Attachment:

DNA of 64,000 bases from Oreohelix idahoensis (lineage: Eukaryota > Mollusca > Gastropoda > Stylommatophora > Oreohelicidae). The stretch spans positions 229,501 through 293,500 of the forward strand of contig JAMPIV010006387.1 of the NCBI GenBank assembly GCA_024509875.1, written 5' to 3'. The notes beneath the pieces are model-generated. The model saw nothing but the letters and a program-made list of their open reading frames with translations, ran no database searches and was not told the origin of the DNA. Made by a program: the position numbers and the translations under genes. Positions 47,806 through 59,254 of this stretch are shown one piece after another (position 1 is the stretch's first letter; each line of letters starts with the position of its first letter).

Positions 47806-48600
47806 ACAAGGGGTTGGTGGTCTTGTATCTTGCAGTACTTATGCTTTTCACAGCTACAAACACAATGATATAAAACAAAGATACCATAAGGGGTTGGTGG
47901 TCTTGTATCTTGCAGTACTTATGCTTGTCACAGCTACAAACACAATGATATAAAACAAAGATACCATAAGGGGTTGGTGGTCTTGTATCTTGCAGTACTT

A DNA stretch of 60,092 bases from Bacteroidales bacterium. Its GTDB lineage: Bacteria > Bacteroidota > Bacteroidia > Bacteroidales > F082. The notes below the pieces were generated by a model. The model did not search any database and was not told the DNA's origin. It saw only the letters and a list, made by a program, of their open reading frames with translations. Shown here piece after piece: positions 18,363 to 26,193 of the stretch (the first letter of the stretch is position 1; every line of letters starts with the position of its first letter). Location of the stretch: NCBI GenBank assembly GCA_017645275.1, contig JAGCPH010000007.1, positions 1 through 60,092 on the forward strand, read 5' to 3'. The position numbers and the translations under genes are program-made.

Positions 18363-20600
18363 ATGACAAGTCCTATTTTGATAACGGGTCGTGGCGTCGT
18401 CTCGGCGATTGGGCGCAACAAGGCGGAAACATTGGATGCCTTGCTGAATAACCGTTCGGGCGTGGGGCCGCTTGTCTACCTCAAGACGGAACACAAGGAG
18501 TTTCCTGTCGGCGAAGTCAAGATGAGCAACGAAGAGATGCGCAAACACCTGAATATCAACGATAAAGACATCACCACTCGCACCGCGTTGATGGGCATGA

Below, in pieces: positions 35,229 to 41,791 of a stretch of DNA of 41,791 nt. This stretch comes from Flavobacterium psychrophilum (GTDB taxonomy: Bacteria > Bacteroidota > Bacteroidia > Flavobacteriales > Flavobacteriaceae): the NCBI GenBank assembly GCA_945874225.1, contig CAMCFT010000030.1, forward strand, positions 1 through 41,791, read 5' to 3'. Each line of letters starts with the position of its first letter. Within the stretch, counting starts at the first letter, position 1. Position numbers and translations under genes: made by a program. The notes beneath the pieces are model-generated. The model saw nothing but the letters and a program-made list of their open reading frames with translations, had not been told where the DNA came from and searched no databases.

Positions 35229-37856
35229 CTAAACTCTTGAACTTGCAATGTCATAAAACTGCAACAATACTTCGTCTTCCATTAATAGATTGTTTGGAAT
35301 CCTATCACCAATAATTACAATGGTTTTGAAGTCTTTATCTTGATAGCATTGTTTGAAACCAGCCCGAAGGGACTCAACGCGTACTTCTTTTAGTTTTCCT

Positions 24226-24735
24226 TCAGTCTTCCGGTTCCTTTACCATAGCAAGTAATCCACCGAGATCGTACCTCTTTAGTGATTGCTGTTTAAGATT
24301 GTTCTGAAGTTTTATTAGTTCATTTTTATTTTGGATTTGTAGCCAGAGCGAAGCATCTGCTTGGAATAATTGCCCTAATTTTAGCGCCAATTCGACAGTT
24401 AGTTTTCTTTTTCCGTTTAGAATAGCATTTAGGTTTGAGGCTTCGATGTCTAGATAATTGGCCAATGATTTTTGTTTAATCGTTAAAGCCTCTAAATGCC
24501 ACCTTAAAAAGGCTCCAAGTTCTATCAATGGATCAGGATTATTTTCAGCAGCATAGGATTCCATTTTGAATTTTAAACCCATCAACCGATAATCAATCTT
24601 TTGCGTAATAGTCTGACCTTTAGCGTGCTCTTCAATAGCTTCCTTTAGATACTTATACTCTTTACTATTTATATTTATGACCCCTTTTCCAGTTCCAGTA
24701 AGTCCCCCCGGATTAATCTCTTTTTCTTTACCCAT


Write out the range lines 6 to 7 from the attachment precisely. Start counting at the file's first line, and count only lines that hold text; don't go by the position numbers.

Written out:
Positions 18363-20600
18363 ATGACAAGTCCTATTTTGATAACGGGTCGTGGCGTCGT